Abbey Cinema

600 Commonwealth Avenue,
Boston, MA 02215

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Additional Info

Previously operated by: Loews

Architects: William C. Riseman

Functions: College

Previous Names: Nickelodeon

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The Abbey Cinema opened as a single-screener on March 27, 1968, and in succeeding years became known as the Nickelodeon (the FIRST Nickelodeon, not the SECOND which was to be located a short distance away and which itself has been demolished.) Franco Zeffirelli’s “Romeo and Juliet” had a very long run here in 1968-1969…

“now in the 10th month of a highly successful engagement,” a newspaper article indicated in July of 1969.

Contributed by Gerald A. DeLuca

Recent comments (view all 34 comments)

Ron Newman
Ron Newman on August 18, 2008 at 2:17 pm

USACinemas did eventually buy the Nickelodeon, but not until 1986. By that time, the Nick had moved out of this location and into a new building a block away. See the Nickelodeon page for more information.

danpetitpas on August 18, 2008 at 8:47 pm

Thanks, Ron, I stand corrected. I thought it was quicker than that. I might have had a job for 8 years there if they had hired me.

I came across a quote from Ty Barr in the October 16, 2005 Boston Globe where he said the Nickelodeon “…became the first art house to outgross a mainstream chain.”

suilleabhain on August 20, 2010 at 9:50 am

I saw the Beatles" second film, “Help,” with my Mom when it was released in 1965 (I was six). Does anybody know what theater in Downtown Boston it opened at?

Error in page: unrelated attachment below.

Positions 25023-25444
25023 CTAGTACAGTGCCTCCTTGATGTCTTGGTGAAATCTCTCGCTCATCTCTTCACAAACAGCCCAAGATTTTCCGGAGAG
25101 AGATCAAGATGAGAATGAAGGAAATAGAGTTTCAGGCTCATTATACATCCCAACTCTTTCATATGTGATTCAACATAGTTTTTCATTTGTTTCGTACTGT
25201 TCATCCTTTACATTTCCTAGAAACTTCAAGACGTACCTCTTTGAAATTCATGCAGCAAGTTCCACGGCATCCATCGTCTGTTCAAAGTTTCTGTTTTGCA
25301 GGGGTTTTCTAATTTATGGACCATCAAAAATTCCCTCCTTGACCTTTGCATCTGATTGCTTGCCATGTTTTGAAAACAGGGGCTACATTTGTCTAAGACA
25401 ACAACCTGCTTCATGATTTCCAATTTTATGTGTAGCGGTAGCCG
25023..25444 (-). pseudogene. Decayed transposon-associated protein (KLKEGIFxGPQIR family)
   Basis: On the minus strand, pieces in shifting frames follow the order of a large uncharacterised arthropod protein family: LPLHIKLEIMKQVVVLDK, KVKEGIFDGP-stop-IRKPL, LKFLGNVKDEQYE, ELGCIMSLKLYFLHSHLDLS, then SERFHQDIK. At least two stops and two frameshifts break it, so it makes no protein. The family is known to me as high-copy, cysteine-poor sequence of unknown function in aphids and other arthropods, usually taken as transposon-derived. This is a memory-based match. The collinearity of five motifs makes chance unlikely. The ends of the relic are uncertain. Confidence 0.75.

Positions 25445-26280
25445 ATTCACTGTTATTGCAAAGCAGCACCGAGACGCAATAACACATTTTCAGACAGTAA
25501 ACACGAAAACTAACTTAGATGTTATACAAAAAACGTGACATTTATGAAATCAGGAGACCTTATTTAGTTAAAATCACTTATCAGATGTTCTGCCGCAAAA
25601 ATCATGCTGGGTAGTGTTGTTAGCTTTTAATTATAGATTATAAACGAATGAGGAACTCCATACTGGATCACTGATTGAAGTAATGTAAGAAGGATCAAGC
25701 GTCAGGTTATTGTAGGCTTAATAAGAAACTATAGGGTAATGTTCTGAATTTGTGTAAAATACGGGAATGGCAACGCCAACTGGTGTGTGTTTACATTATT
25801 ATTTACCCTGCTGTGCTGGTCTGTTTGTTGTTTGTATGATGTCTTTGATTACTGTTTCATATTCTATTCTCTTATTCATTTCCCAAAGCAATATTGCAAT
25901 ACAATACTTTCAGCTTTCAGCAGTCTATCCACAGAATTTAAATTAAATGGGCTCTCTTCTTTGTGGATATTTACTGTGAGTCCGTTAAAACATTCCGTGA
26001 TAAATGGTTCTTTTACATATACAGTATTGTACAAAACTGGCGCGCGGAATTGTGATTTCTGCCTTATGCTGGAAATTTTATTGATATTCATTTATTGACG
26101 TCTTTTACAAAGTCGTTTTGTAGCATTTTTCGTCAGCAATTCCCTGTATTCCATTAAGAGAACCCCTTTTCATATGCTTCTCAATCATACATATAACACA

Ron Newman
Ron Newman on September 20, 2010 at 12:57 pm

Definitely not this one, which opened in 1968 (see earlier comments)

Marc golden
Marc golden on December 30, 2010 at 12:16 pm

I worked at the Loews Abbey Cinema from around 1972-1974. I remember almost everyone . Bill Glazer was the G manager.He got shot there for refusing to give a robber $. Chris Davitt was the Projectionist, Maria Darcangelo, Diane Gardner,Donna Tessari, Donna Frost,Al Pignat,Carolann Mahoney,Jim Palladino,John Rafferty, Mark Chalpin.
we had lots of fun there.around the corner was this club The Box. Aerosmith played there.I cant for the Life for me remember the biggest movie that played there, except some R Rated Cheerleading one.

dickneeds111 on May 31, 2012 at 12:30 pm

I believe the biggest movie that played there was Zefferelli’s Romeo & Juliet. If it opened here then I believe it played for about a year. If it didn’t open here and was on a moveover It still played a long time.

Bruce_Bartoo on July 19, 2012 at 9:34 pm

A further detail on Bill Glazer’s shooting which I heard a few years later was that when he submitted a request for a new Loews jacket because the one he had been wearing had a bullet hole in it, the company depreciated the damaged jacket and only gave him partial payment for it.

David192 on March 28, 2013 at 9:45 am

Note to Phil, we about wore a hole through the James Taylor “Fire & Rain” album. We had a Sony r/r tape deck in the original theater.

I think I ran “Last Picture Show” about a million times (was an operator back then). I can still recite most of the lines in the script….

rivest266 on May 11, 2013 at 11:48 am

This opened on March 27th, 1968

Nataloff on March 20, 2016 at 12:02 pm

Before it was Loew’s Abbey, the Abbey was owned by Robert (Bobby) Epstein. Bobby was the first exhibitor I ever worked with when I entered PR in Boston and he spoiled me. When he booked the AIP release of the commonwealth United production of “Julius Caesar,” starring Charlton Heston, I handled group sales and kept the Abbey filled with high school field trips for months. (I apologize to all those students who had to sit through “Julius Caesar.”) I suspect Bob simply tired of exhibition, because he formed a partnership with writer Allan Folsom and tried to produce movies. (Later Folsom did become a screenwriter and novelist.)

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